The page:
indie game - dave the diver

“Is Dave The Diver Indie?”: A Debate Reignited at GDC

The term "indie game" is deceptively complex. It sparks frequent debate, especially when a popular, stylized game like Dave the Diver – developed by Mintrocket, a subsidiary of South Korean publisher Nexon – finds itself nominated in "Best Indie" categories at major awards.

At the recent Game Developers Conference (GDC) in San Francisco, I had the opportunity to delve deeper into this discourse with Dave the Diver's game director, Jaeho Hwang. We discussed his take on the debate, the implications of the independent game label, and its shifting definition in the modern gaming industry.

The Indie Conundrum: A Matter of Perspective

"If you ask 'Is Dave The Diver an indie game?' I would say no," asserts Hwang. Yet, the game's charming pixel art and relatively small development team undoubtedly give it an "independent game feel." Hwang acknowledges this, expressing gratitude for the Game Awards nomination but also voicing concern about its impact on studios with even fewer resources.

"There were Twitter comments saying, 'Hey, because Dave The Diver is nominated, our beloved game Pizza Tower couldn't be,'" reveals Hwang, "[It] was kind of a sad moment for me... I don't want [indie developers] to think that we are invading their territory."

Behind the Scenes: Resources and Autonomy

While many see external funding as a determining factor, Hwang emphasizes the differences in working conditions between studios. He cites Mintrocket's relatively ample budget and the support of parent company Nexon as a stark contrast to the struggles of true independent developers.

"We get paid every month, regularly," Hwang explains. "We have a lot of internal support... Whether [true independent game devs] get invested in or not, they need to do a lot of things by themselves."

This highlights a crucial distinction: indie studios often grapple with financial insecurity and self-sufficiency, while teams under publishers benefit from greater stability.

Hwang clarifies that despite Nexon's backing, Dave the Diver enjoyed considerable creative freedom and autonomy. Still, he sees how its association with a major company impacts its 'indie' status.

Historical Evolution of "Indie"

The term "indie" once held a clear definition, rooted in the world of music. It referred to artists and releases produced independently of major record labels. In the gaming world, a similar logic initially applied: an independent game was one developed and released outside the traditional publisher model. However, as the industry has evolved, with publishers increasingly supporting smaller teams and indie games gaining widespread recognition, the boundaries of independent games have become decidedly blurry.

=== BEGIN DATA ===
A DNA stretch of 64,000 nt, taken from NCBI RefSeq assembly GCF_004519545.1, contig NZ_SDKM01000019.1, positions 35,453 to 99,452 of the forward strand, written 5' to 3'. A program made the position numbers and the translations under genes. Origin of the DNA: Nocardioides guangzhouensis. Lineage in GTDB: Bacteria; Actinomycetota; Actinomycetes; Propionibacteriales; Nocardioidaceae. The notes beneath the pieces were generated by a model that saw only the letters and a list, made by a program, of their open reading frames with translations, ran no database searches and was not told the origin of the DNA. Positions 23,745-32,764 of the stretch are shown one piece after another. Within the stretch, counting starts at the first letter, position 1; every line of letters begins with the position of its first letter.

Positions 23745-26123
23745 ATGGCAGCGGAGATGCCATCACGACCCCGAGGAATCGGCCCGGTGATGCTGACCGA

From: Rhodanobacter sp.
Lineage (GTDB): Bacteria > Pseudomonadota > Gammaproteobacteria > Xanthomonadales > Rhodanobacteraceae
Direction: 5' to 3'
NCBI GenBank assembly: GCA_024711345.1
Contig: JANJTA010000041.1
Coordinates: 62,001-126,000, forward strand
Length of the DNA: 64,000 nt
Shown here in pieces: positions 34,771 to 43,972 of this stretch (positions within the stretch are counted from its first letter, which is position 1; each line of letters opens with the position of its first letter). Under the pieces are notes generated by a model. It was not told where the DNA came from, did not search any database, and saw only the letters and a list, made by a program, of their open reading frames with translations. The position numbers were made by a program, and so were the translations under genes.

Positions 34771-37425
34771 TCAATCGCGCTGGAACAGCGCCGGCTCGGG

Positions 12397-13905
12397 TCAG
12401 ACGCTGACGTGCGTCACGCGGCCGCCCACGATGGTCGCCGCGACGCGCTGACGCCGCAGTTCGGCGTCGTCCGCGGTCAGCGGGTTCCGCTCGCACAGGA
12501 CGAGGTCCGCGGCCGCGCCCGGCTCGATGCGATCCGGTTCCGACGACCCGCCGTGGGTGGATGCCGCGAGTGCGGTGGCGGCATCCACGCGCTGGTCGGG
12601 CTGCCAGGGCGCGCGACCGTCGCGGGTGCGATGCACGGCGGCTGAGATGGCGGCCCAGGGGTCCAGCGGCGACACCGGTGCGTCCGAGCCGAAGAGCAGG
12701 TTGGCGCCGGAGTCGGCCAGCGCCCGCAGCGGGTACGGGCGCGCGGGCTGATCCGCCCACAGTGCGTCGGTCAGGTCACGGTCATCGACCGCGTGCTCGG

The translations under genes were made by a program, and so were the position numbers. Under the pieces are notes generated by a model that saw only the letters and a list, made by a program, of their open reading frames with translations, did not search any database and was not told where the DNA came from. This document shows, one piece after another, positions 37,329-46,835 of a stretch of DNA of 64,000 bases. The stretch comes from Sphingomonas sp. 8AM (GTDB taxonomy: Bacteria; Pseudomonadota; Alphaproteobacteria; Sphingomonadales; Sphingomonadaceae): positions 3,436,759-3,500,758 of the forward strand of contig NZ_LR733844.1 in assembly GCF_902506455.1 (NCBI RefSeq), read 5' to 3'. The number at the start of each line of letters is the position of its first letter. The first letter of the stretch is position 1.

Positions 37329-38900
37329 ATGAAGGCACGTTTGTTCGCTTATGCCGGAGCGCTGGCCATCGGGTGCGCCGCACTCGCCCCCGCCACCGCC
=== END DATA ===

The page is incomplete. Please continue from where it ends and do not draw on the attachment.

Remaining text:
Rethinking the independent game Spectrum

"It's a tough word to define," Hwang admits. This sentiment echoes a growing chorus in the industry. The binary classification of "indie" versus "AAA" fails to encompass the range of games in between.

Hwang points to cases like Dredge, developed by Black Salt Games with guidance from publisher Team 17. Such partnerships blur the lines, begging the question: where do we draw the boundaries?

"Maybe it's time to reconsider the word 'indie'," Hwang proposes, offering playful alternatives like "triple-indie" or "single-A." The industry may indeed benefit from a more nuanced vocabulary to categorize the vast landscape of game development.

Awards Categories: A Call for Refinement

Perhaps the most pressing issue illuminated by this debate concerns awards categories. As the industry matures, could we benefit from rethinking how we define "Best Indie"? Could award shows introduce categories that consider budget or team size, providing a more balanced platform for recognition across the diverse spectrum of game creation?

The Importance of Context

The controversy around Dave the Diver isn't about diminishing its artistic merit. It's about respecting the unique challenges faced by fully independent studios and recognizing funding disparities across the industry. As with many complex issues, it's essential to consider the broader context to reach a more nuanced understanding.

source: PC Gamer

Cedric is the founder of Geekin' and is passionate about pop and geek culture. He's been a geek for as long as he can remember and decided to create the Geekin' online platform to regroup geeks in Mauritius. He loves to write about different subjects, namely tech and gaming!

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